Join the Ranks of Successful People
Our majors are success stories. After graduating, some of our students have gone on to be a:
- Rhodes Scholar, University of Oxford
- PhD candidate, Medieval Latin, Harvard University
- PhD candidate in Ancient Near Eastern Studies, University of Chicago
- Rubenstein scholar, University of Chicago Law School
- Research fellow, National Institutes of Health, developing medical software
- Medical Student, Lousiana State Medical School
- Law student, University of Virginia
- Intern working in the New York District Attorney’s office, prior to law school
- Investment consultant, Rothschild Group
- Foreign Intelligence Officer
- State Department Foreign Service Officer for South Korea
We’re a “universal donor” of interesting intellectual artifacts, gobsmacking connections between antiquity and modernity. Interested in global health? Worldwide urban planning? International trade? Learn about the Roman Empire. Sanitation, urban population density, food supplies in developing metropolises—say, contemporary Mumbai—resemble Rome’s more closely than New York City’s. Interested in economics, architecture, law, literature, history, gender, religion? We have courses on all these topics. Take three Literature courses and you may find no points of contact with your PubPol/Econ double major. Take three courses in Classical Studies and it would be shocking if you didn't.
Classical Studies offers a completely alien world that is neutral ground, perfect for finding weird and wondrous similarities (and differences) with which to think about the world we live in now.
- Athens is the model for modern democracies both in Europe and the United States, explicitly referenced by France, Germany and the US when they formulated their unification as modern, free nation-states. But Athens was a democracy only if a democratic state is one in which but 10% of the population was eligible either to debate or vote on civic matters, and of that decile, but 10% actively participated. Athens ruled by the One Percenters? How can an example be so powerful, yet so alien to contemporary ideas of democracy?
- Rome was the biggest slave state in history; slaves were cheaper than at anytime in history, owing to Rome’s constant wars of conquest and its enslaving the survivors. Romans thought slaves so untrustworthy that courts only admitted their testimony if obtained under torture. Yet Rome granted freed slaves instant full citizenship status. Even Lincoln’s Emancipation Proclamation didn’t contemplate that. How do we think about such extremes of oppression and open acceptance in a single culture?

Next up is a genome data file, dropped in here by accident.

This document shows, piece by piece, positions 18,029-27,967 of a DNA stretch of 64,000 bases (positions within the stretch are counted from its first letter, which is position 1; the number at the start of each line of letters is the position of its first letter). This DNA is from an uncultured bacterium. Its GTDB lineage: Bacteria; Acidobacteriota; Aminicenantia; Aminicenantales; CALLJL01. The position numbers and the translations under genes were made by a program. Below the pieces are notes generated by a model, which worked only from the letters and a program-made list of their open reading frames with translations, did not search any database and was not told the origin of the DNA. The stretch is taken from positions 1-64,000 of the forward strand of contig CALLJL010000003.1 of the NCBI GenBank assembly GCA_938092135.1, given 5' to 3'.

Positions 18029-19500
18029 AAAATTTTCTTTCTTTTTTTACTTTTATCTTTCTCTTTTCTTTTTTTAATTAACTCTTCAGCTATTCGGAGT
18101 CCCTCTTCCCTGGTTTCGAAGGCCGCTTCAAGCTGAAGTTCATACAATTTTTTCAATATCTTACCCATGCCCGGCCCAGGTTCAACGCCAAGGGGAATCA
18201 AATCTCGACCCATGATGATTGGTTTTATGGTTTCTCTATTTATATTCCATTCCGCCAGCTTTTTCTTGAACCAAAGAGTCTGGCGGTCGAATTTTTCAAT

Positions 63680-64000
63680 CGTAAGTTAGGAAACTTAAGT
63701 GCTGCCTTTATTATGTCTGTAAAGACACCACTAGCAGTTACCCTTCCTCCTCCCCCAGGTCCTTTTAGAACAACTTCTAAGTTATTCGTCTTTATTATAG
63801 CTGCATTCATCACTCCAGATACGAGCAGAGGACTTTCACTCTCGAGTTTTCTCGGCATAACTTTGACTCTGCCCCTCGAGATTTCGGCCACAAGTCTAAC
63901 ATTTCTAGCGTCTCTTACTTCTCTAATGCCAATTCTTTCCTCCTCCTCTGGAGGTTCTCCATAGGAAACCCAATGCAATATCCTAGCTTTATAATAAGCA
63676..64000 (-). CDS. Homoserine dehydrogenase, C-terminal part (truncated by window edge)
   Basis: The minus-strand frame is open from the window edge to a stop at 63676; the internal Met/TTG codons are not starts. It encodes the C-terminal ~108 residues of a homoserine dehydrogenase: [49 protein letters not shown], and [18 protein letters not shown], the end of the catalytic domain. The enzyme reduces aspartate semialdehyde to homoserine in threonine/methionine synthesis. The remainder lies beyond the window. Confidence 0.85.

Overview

The ancient world is full of paradox (see above)—as is the modern world. Confronting those contradictions prepares you to address the complex problems of modernity. We teach you to think critically, and to expect nuanced answers; to be open to new information and new perspectives; to be able to evaluate judiciously sources of data.
Most Duke undergraduates say they want to make the world a different and better place. But to imagine a future entirely different from the present, you have to be able to imagine an entirely different past. That’s classical antiquity. Antiquity’s startlingly different constructions of gender, sexuality, race, class allow us to see that human subjectivity is not a function of some eternal, unchanging human nature. Rather, structures of power and desire realized in social institutions fashion humans. As those structures change historically, so do the beings they shape. Bottom line: we change. We can even change ourselves. Therein lies any hope for a better future.
Thinking Through Writing
Want to Graduate with Distinction? Clever you, because writing a thesis hones transferrable skills. Working closely with a professor, you will identify: a research question, the database(s) necessary to answer that question, significant patterns in those databases, an argument that will explain patterns cogently, and then write it all up in clear prose understandable to the non-specialist. These are all skills attractive to law schools, medical schools, business schools (good reasons why our majors succeed professionally).
Want to ask questions and express your thoughts in class, talk to the professor outside of class, etc? Our low majors-to-professors ratio guarantees you’ll get a lot of individual attention. The average class size is small (advanced language classes average 5-10 persons; civilization courses, 10-20).
6,000 Duke undergrads can't all be your BFFs. Our majors get to know each other pretty well—in classes, at CLST events, and through the Classics Collegium. (The Collegium is a club for people interested in antiquity—majors, minors, or just fellow-travelers). Classical Studies majors can talk, share their discoveries, brainstorm over solutions to problems, with a cohort of people engaged in the same intellectual interests.